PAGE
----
The fact is, however, that the church was God’s eternal purpose. Paul says this in Ephesians 1:9-10. It was God’s eternal purpose to gather together all things, in one body, in Christ. In other words, it was God’s eternal purpose to reunite heaven and earth in the church, the body of Christ, i.e. the church (Ephesians 1:20-21)! The spreading of the gospel to bring all men to Christ, in the church, was ordained before time (Ephesians 3:8f), to manifest Jehovah’s glory “in the heavenly places.”
According to Millennialists however, God’s real purpose is, in reality, to replace what He had eternally purposed to establish, and re-divide humanity! Dwight Pentecost says,“Gentiles will be the servants of Israel during that age” (Dwight Pentecost, Things to Come, (Grand Rapids; Zondervan, 1980), 508). When the reign of Jehovah-Jesus is established, “the distinction of Israel from the Gentiles will again be resumed” (Pentecost, 519) He adds, “Objection is sometimes raised that God has forever broken down the barrier that separates Jew and Gentile and makes them one. This view arises from the failure to realize that this is God’s purpose for the present age, but has no reference to God’s program in the millennial age.” (Pentecost, 528) Thomas Ice says, “At the parousia the times of the Gentiles cease and the focus of history once again turns to the Jews.” (Thomas Ice and Timothy Demy, Prophecy Watch, (Eugene, Ore; Harvest House, 1998), ), 264). Finally, Tim LaHaye and Thomas Ice, in their book Charting the End Times, state, “In the tribulation, there is no longer a body of believers knit into one living organism. There is rather a return to national distinctions and fulfillment of national promises in preparation for the millennium.” (Tim LaHaye and Thomas Ice, Charting the End Times, (Eugene, Ore; Harvest House, 2001), 117).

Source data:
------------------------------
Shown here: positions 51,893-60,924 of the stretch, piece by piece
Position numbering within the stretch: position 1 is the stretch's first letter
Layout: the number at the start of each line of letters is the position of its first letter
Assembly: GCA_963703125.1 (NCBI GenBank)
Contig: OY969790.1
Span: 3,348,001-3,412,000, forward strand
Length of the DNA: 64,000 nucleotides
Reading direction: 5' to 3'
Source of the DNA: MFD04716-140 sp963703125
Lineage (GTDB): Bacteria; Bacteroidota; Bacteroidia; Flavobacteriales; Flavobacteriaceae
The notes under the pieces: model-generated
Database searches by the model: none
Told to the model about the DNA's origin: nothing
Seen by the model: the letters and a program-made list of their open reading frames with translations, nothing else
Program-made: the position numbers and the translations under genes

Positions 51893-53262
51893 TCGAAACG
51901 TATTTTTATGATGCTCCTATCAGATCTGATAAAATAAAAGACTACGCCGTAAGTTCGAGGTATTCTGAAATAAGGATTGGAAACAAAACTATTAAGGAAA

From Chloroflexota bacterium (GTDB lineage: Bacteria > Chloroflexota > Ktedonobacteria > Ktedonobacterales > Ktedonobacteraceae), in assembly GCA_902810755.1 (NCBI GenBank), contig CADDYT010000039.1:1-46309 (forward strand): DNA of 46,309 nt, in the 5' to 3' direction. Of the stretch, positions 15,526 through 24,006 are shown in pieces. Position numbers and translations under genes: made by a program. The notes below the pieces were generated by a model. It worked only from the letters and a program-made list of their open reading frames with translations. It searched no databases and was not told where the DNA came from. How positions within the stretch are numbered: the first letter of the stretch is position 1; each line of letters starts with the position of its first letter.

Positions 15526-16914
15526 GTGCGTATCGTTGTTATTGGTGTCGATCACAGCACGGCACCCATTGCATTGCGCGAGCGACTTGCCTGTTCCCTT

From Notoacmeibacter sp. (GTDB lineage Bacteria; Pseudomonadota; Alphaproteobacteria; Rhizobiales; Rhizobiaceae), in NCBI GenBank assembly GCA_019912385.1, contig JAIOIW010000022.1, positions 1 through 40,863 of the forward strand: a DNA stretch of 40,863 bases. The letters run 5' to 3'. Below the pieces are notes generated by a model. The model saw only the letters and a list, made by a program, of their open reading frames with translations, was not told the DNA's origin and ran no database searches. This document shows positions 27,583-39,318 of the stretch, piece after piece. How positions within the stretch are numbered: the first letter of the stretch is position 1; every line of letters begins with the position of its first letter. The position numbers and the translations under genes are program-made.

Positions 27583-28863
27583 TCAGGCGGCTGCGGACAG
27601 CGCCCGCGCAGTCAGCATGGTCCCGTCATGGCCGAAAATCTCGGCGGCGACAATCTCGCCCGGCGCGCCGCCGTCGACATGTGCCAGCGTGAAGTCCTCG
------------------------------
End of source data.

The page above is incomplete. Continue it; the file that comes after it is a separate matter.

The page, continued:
So there you have it, Replacement Theology exemplified. The millennialists believe that the Old Covenant World of Israel, in which the Gentiles were outside the covenant promises (Ephesians 2:11f), the world in which the Jews looked on the Gentiles as dogs, is the ultimate, “determinative purpose of God.” What a glorious future the Gentiles have to look forward to, being slaves of the Jews! There are so many difficulties with this paradigm one hardly knows where to begin. However, we want to make a few observations.